I already expressed in the past my thoughts on hot-linkers

I don’t think I need to go over the vast insignificance of script-kiddies: they rank somewhere between leeches and mono-cellular organisms in the general scheme of Internet things. Actually more like irritating little flies or mosquitoes…. Mosquitoes with really, really small penises and a need to overcompensate for it.

But to be both a script-kiddy defacer and a hotlinker…

That just begs for me to take 10 minutes off my very busy moving day and go the extra-mile in moronic-hot-linking prevention:

[Before] [After]

Anybody in charge of that Web 2.0 thing?

I feel it’s time I tell you about my business plan for http://p.et/s.

This time around, we’ll be using AJAX and RSS technologies. You won’t have to reload a single page to order your dog food. Just. Brilliant.

Please send your contributions to the first round of funding via Paypal.

Watching a small online condensate of worldwide TV programs, I stumbled upon a bit of French national news wherein a journalist comments, in French, over footage of flooded NOLA streets.

At one point, the camera stops on a man laying on the ground, zooms in, and we can hear the following voice-over:

Voiceover: “… Un homme a terre, qui dans un souffle parvient à peine à dire à une équipe de reporters…” [“… a man on the ground, barely manages to tell a team of reporters…”]
Offscreen (in English): “Are you alright?”
Man on the ground (in English): “I got a kidney stone…”
Voiceover (allegedly translating from English): “… qu’il est affamé.” [“… that he is starving.”]

Yea… Next time I see somebody with a kidney stone, I’ll just cook them some food, ’cause they must be hungry…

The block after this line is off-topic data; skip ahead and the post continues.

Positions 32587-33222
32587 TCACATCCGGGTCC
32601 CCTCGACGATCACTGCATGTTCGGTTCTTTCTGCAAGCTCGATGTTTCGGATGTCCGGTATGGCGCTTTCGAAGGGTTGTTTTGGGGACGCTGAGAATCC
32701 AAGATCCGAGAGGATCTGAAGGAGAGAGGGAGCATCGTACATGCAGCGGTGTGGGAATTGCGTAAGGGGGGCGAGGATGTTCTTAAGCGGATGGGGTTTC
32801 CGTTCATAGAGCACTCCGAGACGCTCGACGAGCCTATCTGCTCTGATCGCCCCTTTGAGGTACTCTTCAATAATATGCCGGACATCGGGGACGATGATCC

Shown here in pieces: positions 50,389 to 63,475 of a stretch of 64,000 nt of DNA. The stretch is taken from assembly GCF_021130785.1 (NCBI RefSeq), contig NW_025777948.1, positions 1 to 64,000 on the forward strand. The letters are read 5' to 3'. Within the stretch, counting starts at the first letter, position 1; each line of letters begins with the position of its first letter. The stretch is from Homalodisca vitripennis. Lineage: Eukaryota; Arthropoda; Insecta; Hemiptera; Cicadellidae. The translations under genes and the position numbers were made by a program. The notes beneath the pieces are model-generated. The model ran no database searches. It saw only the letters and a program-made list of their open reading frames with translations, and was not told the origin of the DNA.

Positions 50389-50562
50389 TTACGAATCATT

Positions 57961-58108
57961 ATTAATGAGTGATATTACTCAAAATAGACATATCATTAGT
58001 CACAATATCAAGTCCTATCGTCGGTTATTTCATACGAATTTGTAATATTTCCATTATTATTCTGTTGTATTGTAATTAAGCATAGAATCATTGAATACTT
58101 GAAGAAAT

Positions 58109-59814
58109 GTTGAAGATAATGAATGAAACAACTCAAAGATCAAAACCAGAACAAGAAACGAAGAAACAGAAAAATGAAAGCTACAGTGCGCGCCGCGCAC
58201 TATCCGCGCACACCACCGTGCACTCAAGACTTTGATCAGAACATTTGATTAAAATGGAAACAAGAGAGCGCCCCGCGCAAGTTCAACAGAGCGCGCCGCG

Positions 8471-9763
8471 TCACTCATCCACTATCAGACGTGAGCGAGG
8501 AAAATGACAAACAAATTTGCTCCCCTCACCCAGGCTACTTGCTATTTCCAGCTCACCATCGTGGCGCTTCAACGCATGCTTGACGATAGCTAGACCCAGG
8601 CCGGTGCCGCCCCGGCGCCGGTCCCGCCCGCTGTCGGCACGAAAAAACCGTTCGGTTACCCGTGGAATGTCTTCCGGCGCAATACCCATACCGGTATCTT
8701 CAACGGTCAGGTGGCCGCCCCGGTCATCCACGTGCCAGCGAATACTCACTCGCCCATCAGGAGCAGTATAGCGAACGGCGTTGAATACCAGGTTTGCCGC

Could they actually hand their reporters a dictionary before they send them abroad?

Dans le “Zapping” d’aujourd’hui: un extrait du Journal Télévisé de France 2 (édition de 20h du Samedi 3 septembre, environ à 13 minutes 25 s.).

On y voit des scènes filmées en Louisiane, après passage de Katrina. Commentaire-bateau sur fond porno-médiatique standard… Puis, la caméra s’arrête et zoom sur un homme au sol, visiblement pas en bonne santé, alors que la voix hors-écran continue:

Voix hors écran: “… Un homme a terre, qui dans un souffle parvient à peine à dire à une équipe de reporters…”
Voix interviewer hors écran: “Are you alright?”
Homme au sol: “I got a kidney stone…”
Voix hors écran: “… qu’il est affamé.”

Est-ce que quelqu’un peut offrir un dictionnaire Anglais-Français aux journalistes de France 2 avant de les envoyer à l’étranger la prochaine fois?

A défaut, s’ils cherchent d’autres volontaires pour scénariser les dialogues de leurs prochains reportages: j’ai plein de supers idées originales…

One thing that nearly all people have in common is that they like to know when another person send them something. Using a variety of sources, I think I have a pretty good handle on finding other people who send me stuff. In fact, I think I find about 90% of all packages sent to me — but I may be wrong.

This is an experiment to see how “findable” my house is. Put me to the the test, fellow retarded monkeys bloggers science-inclined readers.

All you have to do is send a $100 bill to this particular postal address (i.e., the one I’ll email you privately). Just call it Dr Dave Postal Tracking Experiment or something like that. After a few days, I’ll post a list of every people I found have sent me a $100 bill. If you’re not on the list, I’ll invite you to send me your tracking number. I’ll report these unfound bills to the Post Office, and we’ll try to figure out why I didn’t get them.

By the way, this is not just a cheap way to get some money (although it won’t hurt). I really think it will be a useful experiment. I’ll reveal all of my sources and, hopefully, learn about some new ones. I think other people and the postal tracking companies may benefit from the results.

Inspired by Mr. J-Walk and his brilliant scheme idiot-trap Blogger Experiment.

Nine concerts, hundreds of artists, millions of spectators all over the world…

I think the G8 bigwigs got the message loud and clear: this generation as a whole is still able to stand up, rise, and demonstrate its love of pop music concerts. especially free ones.

Oh, and also they think poverty’s bad and people dying of starvation during evening news is like, so not cool, you know.

I think we are nearly there.

Update: All right, maybe I was a bit hasty in my conclusions. Three billions telespectators, ought to show that this generation does not merely love attending pop music concerts: it is also perfectly happy sitting at home on a couch and watching them on the telly. Wow, take that poverty!
And yea, I think this figure is pure bullshit too, but I read it on the interweb, so it must be true.